Question: While pure mechanisms such as clocks seem to function through action by contact, isn’t it the case that gravity and magnetism presuppose action at a distance?How can Mechanicism explain gravity or magnetism? Cartesian Physics and Cosmology: The following follows from Action by Contact: Descartes’s 1st Law: Every part of matter maintains its state unless a collision with another part changes the state. Descartes’s 2nd Law: Every part of matter, regarded by itself, tends to continue moving only along straight lines. Question: Can there be absolutely empty space in this mechanistic universe? Descartes says that there can be no empty space, i.e. no space absolutely devoid of matter. This is because space is not a separate substance, but an attribute (a property). Thus, where there is space there is matter. Plenism: There can be no empty space, i.e. no space absolutely devoid of matter. We know that motion exists. Question: How can anything move in a plenum (a space completely filled with matter)? Circularity of Motion: All motion is essentially circular, i.e. it is an interchange of positions. How would you explain gravity in Descartes’s era? The Sun rotates around its own axis. Descartes says that this rotation creates a vortex of particles around the Sun. Gradually, the matter within the solar vortex forms itself into a set of stratified bands, each lodging a planet, that circle the sun at varying speeds. Some of the planets also rotate around their own axes, and thus create their own smaller vortices. The Earth’s rotation creates a vortex of particles around the Earth. The Moon revolves around the Earth because it is in the Earth’s vortex. Since the Earth rotates around its axis there is a centrifugal force that draws all terrestrial matter away from the rotating Earth. Question: What would happen, if the space beyond the Earth’s vortex were empty? If the space beyond the Earth’s vortex were empty, all terrestrial matter would soon disperse (fly off). But it doesn’t, says Descartes, because the outer space is not empty. In fact, it is full of particles revolving in the solar vortex. As a result, the finer particles (e.g. those of gases) condense at the periphery of the terrestrial vortex. This creates an inward pressure that pushes more rough bits of matter (e.g. solid objects) into the center of the vortex. This inward pressure is gravity.Cartesian Gravity: Gravity is the inward pressure caused by the condensation of finer matter at the periphery of a vortex. The mechanistic conception of gravity allowed to explain a number of both terrestrial and celestial phenomena. E.g. The revolution of planets around their suns and satellites (moons) around their planets. The transitions of comets from vortex to vortex. Question: How about magnetism? According to Descartes, the Earth is filled with parallel threaded pores that form long passages oriented north-south. Tiny helical (corkscrew-shaped) particles circulate from and to these threaded pores. Lodestones are also fitted with parallel threaded pores. When reaching the lodestone, these particles cause it to turn in the direction so that its threaded pores are aligned with the circulating streams. This explains the orientation of the compass towards north and south. In general, these helical particles pass through the tiny pores of a lodestone or a piece of iron and, thus, cause magnetic effects. Cartesian Magnetism: Magnetism is a result of the circulation of tiny helical particles through parallel threaded pores and through space around magnets. Hypothetico-Deductive Method: (We’ve already gone over this in previous lectures. It is based on two principles: Complexity and Post hoc explanations) No Experiments method (Aristotelian): (We came across this last lecture) If a theory about the nature of a things relies in any way on experiments, it is unacceptable. The nature is to be studied in (natural) observations only. This is because Aristotelians believed that experiments are unnatural because it is an artificial set up and things cannot behave in accord with its nature in an artificial set up. Aristotelians believed in a clear distinction between Natural vs Artificial things. There is no such clear distinction between Natural vs Artificial things in Descartes’s theory. Descartes’s view: Since all matter is a mere combination of extended parts, both natural and artificial things must obey the same laws. By the theory rejection theorem, once Descartes’s theory became accepted, the proposition from the Aristotelian era that there is a clear distinction between Natural vs Artificial things had to go (rejected).It is replaced by… No Natural/Artificial distinction: All things obey the same laws: there is no strict distinction between natural and artificial. Therefore, when studying the world, the artificial set up of experiments is not an obstacle. Then you arrive at the… Experimental Method: When assessing a theory, it is acceptable to rely on the results of both observations and experiments. The employment of this method (Experimental Method) legitimized experimental science. After that, it was okay to accept the results of an experiments just as it was okay to accept the results of (natural) observations. Intuition vs Hypotheses Descartes: To establish the fundamental axioms, we only employ the method of intuition. We do not need experiments to justify such fundamental principles as “matter is extension”, “the mind exists”, or “God exists”. However, explanations of specific phenomena, such as gravity or magnetism, cannot be deduced from intuitive principles. To explain these specific phenomena, we have to proceed hypothetically and then test our hypotheses in experiments and observations. Qualitative vs Quantitative: Nonmathematical method (Part of the Aristotelian-Medieval Mosaic): If a theory about certain qualitative change employs some mathematics, it is unacceptable. It followed from the accepted theory at that time: Mathematics: Limited Application which said that mathematics is inapplicable to instances of qualitative change. They believed that there was a strict distinction between qualitative vs quantitative change. Descartes’s view: This distinction between qualitative and quantitative has no place in Descartes’s theory. Descartes says, Qualitative is Quantitative: All instances of qualitative change in material things are essentially quantitative, for everything is only a system of moving material particles. Any change of quality is an effect of changes in the arrangements of underlying material particles. | V Thus, we arrive at another conclusion… Mathematics: Universal Application: Mathematics is applicable to all types of change, including qualitative changes. In this world, you don’t really have a purely qualitative change. Everything that appears to be an instance of an acquisition of a new quality is essentially a movement and rearrangement of particles, and as such, must be explicable. | V Mathematical Method: Theories concerning qualitative changes are allowed to employ mathematical tools. Any theories, really, are allowed to employ mathematical tools.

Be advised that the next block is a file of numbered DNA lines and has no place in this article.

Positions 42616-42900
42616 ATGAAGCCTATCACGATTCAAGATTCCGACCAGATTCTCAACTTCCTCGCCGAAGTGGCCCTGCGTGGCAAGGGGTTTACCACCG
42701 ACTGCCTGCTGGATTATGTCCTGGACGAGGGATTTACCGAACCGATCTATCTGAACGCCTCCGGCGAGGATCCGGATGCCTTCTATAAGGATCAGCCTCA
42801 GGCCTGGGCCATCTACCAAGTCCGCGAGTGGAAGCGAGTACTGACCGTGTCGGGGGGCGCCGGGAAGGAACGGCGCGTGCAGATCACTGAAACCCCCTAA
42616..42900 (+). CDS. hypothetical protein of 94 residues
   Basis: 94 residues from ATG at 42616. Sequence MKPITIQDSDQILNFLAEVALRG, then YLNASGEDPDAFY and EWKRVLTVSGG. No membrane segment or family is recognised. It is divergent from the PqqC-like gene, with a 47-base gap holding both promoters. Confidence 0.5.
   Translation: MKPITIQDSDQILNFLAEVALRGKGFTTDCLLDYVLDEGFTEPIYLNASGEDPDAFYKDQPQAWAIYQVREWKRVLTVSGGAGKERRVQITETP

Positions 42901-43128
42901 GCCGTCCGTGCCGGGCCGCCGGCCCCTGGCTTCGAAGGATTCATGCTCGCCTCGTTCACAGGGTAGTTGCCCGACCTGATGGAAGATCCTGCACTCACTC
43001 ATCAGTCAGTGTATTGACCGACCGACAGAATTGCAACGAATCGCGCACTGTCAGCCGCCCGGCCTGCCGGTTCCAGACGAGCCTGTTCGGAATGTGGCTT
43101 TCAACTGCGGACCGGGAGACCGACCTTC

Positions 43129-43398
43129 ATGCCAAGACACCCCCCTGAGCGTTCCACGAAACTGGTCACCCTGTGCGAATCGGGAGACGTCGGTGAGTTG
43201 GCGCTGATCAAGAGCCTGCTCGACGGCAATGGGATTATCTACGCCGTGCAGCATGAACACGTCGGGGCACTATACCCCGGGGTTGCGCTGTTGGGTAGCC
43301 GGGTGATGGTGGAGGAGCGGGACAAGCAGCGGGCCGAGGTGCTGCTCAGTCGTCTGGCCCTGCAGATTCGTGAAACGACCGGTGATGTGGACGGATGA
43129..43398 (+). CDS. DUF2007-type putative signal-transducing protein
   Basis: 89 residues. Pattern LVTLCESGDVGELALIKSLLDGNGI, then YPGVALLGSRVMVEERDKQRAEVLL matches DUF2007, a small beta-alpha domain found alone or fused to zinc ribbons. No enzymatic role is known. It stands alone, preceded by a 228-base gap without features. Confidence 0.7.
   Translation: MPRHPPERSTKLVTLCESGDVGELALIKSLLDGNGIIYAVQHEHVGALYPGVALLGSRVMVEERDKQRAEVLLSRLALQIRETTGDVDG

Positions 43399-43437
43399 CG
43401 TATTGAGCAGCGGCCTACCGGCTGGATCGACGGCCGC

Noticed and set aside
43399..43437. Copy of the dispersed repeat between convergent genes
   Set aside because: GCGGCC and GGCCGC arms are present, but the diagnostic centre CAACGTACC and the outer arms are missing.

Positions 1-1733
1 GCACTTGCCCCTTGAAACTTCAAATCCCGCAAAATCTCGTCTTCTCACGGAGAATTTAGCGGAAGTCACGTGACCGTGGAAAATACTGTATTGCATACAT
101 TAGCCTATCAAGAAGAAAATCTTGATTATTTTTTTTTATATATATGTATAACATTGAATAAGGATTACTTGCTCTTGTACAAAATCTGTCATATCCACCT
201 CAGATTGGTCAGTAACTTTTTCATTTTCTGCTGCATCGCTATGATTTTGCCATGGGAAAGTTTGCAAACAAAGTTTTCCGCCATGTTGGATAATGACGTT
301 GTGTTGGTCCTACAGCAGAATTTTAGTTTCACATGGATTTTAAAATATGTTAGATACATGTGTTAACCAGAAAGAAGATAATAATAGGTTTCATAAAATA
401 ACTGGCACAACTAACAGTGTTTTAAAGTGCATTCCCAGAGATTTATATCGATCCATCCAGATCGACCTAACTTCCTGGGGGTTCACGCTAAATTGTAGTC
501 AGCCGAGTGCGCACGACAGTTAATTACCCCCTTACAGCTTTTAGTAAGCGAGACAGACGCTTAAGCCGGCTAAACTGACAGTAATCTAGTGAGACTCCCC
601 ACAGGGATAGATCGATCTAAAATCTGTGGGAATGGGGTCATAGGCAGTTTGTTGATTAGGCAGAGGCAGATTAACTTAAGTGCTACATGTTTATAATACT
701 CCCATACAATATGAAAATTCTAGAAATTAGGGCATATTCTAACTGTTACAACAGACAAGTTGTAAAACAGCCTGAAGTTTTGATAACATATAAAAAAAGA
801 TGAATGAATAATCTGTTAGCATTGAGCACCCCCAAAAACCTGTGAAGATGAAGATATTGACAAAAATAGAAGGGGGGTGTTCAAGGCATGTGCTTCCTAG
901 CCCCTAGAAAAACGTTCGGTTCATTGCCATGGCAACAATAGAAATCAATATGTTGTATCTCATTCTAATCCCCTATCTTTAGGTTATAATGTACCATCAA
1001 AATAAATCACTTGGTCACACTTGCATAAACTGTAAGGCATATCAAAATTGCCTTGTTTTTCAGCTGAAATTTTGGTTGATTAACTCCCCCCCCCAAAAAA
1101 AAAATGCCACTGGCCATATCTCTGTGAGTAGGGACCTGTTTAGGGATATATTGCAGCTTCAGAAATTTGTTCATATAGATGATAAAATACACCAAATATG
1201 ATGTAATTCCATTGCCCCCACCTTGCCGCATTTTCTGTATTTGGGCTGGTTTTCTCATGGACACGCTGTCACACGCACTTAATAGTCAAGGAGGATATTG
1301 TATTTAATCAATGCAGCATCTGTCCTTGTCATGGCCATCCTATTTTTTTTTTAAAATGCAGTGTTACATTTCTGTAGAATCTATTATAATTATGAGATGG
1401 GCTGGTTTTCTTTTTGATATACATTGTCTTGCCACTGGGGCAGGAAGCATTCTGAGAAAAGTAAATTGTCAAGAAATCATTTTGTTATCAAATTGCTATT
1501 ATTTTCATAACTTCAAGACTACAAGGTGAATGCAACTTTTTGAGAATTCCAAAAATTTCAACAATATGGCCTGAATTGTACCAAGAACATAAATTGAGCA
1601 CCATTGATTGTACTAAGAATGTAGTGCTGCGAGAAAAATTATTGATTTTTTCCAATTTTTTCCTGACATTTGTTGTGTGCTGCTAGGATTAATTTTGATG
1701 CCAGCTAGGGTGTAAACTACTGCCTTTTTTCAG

Action by Contact
Math: Limited Application
Math: Universal Application
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Tutorial: Why did the method of Novel Predictions become employed? Because the Cartesians accepted the assumptions or the principles of complexity and post hoc explanations was accepted. Workshop: Goal: Evaluate the soundness and validity of an argument. An argument is valid if its conclusion logically follows from its premises. An argument is sound if it is both valid and its premises are acceptable. Thus, a logically valid argument can be either sound or unsound. But an invalid argument is always unsound. Invalid arguments can’t be sound.